Meaningful Use Workgroup

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Meaningful Use Workgroup. Paul Tang, Chair George Hripcsak, Co-Chair. January 6, 2014. Meaningful Use Workgroup Members. J . Marc Overhage , Siemens Healthcare Patricia Sengstack , Bon Secours Health Systems Charlene Underwood, Siemens Michael Zaroukian, Sparrow Health System - PowerPoint PPT Presentation

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Paul Tang, ChairGeorge Hripcsak, Co-Chair

Meaningful Use WorkgroupJanuary 6, 2014Meaningful Use Workgroup MembersChairsPaul Tang , Palo Alto Medical FoundationGeorge Hripcsak, Columbia UniversityMembersDavid Bates , Brigham and Womens HospitalChristine Bechtel , National Partnership for Women & FamiliesNeil Calman , The Institute for Family HealthArthur Davidson, Denver Public Health DepartmentPaul Egerman, Businessman/EntrepreneurMarty Fattig, Nemaha County Hospital Auburn, Nebraska Leslie Kelly Hall, HealthwiseDavid Lansky, Pacific Business Group on HealthDeven McGraw , Center for Democracy & Technology

J. Marc Overhage, Siemens HealthcarePatricia Sengstack, Bon Secours Health SystemsCharlene Underwood, SiemensMichael Zaroukian, Sparrow Health SystemAmy Zimmerman, Rhode Island Office of Health & Human ServicesFederal Ex officiosTim Cromwell, Department of Veterans AffairsJoe Francis , Veterans AdministrationGreg Pace, Social Security AdministrationMartin Rice, HRSARobert Tagalicod, Centers for Medicare & Medicaid Services, HHS

1WorkplanDateMeeting Tasks1/6/20149:30-11:30 ETStandards feedbackPGHDMedication AdherenceOpen NotesAffordable care Health disparities1/17/1411:00-1:00 ETFollow-up itemsReview of recommendations1/28/141:00-3:00 ETFollow-up itemsReview of recommendations2/4/14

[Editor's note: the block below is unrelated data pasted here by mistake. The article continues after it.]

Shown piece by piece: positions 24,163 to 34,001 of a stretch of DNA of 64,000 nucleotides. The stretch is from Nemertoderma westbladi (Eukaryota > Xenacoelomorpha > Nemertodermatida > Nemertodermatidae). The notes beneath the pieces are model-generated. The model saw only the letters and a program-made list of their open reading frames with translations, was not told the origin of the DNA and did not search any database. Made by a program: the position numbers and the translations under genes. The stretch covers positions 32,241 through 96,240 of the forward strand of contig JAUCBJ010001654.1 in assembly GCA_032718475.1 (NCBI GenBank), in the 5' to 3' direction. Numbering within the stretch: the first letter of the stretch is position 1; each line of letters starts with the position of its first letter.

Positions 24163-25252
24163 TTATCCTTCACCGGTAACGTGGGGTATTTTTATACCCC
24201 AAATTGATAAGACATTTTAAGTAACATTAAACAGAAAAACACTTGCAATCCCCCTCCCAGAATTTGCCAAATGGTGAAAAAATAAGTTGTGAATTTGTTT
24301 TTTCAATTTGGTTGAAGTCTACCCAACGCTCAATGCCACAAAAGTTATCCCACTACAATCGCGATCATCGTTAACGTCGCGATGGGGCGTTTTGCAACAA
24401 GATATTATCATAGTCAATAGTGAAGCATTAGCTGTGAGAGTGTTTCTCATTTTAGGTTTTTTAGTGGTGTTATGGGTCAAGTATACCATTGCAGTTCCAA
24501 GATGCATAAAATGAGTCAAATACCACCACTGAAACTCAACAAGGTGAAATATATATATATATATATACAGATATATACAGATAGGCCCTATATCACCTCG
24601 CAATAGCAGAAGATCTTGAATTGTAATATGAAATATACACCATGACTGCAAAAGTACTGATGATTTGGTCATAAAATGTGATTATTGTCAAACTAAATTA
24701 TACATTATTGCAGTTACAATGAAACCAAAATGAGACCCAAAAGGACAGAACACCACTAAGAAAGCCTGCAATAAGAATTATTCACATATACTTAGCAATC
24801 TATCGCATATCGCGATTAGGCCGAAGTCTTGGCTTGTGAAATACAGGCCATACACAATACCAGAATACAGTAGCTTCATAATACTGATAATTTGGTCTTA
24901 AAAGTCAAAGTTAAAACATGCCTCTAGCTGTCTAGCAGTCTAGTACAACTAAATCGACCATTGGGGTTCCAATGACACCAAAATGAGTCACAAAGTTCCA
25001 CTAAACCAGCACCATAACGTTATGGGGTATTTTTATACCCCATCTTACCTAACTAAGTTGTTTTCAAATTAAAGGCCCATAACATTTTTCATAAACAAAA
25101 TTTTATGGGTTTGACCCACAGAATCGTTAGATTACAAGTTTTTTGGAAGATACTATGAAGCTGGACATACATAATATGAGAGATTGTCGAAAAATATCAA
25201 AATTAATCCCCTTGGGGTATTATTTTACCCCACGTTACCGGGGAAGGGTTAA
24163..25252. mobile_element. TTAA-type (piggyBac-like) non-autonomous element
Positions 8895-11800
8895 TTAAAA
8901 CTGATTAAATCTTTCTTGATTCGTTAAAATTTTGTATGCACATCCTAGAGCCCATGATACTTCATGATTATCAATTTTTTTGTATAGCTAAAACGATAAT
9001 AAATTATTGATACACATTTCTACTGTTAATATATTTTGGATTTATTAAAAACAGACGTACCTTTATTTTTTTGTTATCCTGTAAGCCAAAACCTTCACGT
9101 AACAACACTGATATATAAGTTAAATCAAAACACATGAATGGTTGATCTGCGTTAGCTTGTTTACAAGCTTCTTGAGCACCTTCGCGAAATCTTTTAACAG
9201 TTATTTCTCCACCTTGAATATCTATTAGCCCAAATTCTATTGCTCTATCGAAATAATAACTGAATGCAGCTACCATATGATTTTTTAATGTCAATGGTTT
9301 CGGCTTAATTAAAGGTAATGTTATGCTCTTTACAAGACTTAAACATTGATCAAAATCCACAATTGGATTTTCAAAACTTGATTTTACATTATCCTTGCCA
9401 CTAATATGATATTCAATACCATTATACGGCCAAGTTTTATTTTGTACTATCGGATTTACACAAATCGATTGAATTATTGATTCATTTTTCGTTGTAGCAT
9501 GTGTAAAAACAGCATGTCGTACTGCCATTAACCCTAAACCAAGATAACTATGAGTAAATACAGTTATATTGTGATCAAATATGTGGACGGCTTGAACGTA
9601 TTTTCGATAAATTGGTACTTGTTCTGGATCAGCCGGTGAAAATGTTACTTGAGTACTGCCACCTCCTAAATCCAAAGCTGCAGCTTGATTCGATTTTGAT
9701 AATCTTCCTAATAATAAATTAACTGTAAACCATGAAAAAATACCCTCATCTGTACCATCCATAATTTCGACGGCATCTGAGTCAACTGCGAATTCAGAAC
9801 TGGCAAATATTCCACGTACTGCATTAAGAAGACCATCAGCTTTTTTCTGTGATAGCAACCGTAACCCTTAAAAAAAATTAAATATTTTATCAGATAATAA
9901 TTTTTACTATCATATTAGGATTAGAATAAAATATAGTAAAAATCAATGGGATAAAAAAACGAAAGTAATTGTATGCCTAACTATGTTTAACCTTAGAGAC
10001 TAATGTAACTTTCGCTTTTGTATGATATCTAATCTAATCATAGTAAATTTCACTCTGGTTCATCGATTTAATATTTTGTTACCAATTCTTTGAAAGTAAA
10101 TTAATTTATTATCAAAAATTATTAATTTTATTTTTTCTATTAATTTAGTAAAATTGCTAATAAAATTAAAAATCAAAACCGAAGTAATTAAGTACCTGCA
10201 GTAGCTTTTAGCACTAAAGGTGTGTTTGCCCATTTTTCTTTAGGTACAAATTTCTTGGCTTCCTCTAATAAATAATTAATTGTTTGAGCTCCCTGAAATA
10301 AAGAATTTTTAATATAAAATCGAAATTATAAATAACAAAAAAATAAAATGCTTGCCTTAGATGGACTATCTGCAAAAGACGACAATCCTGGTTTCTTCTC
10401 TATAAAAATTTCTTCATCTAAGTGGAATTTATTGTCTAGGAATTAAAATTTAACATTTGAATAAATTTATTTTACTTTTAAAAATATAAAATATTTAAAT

Present to HITPC22Feedback from HITSC - PGHD3Engaging patients and families in their care: Patient Generated Health Data4Stage 3 Functionality GoalsEnabling active participation by patients and families to improve health and care Provide ability to contribute information in the record, including patient reported outcomes (PRO)Patient preferences recorded and usedFunctionality Needed to Achieve GoalsEligible Providers and Hospitals provide the capability for patients to electronically submit patient-generated health information through structured or semi-structured questionnaires (e.g., screening questionnaires, intake forms, risk assessment, functional status), secure messaging or provider-selected devices using CEHRT. (Provider-selected devices pending consideration by HITSC)Recommended as a Menu itemLow threshold 4Standards RecommendationsONC should consider the Direct transport standard for secure messaging and data from devices

ONC should consider the HL7 Care Team Roster standard

ONC should consider the HL7-CCDA for structured and unstructured questionnaires

ONC should consider the Continua standard for data from devices

We encourage standards that support mobile access to patient data and PGHD given the proliferation of mobile devices. However, we do not recommend mandating a specific standard at this time given that might stifle innovation. 5HITSC DiscussionThe key discussion was an evaluation of the standards maturity and the level of adoption of the standards suggested for patient generated data. Recommendations included Direct for data transport, CCDA for content capture, LOINC/SNOMED for vocabulary capture, and Continua implementation guides for devices. As a followup the Consumer Technology Workgroup will list examples of CCDA templates that can be used to support patient generated data use cases. Continua will provide a list of the named standards so that we can validate the maturity and adoption of Continua's recommendation. We will also ensure that the CCDA templates include the appropriate vocabularies that will enable incorporation of patient generated data into EHRs. AdherenceHITSC Clinical Quality WorkgroupMarjorie Rallins, Co-ChairDanny Rosenthal, Co-Chair7Questions presented to CQWG from MUWGUpdated Stage 3 ObjectiveQuestionMedication adherence certification criteria: Ability to accept data feed from PBM (Retrieve external medication fill history for medication adherence monitoring)Ability to identify important signals such as: identify data that patient is not taking a drugpatient is taking two kinds of the same drug (including detection of abuse) or multiple drugs that overlap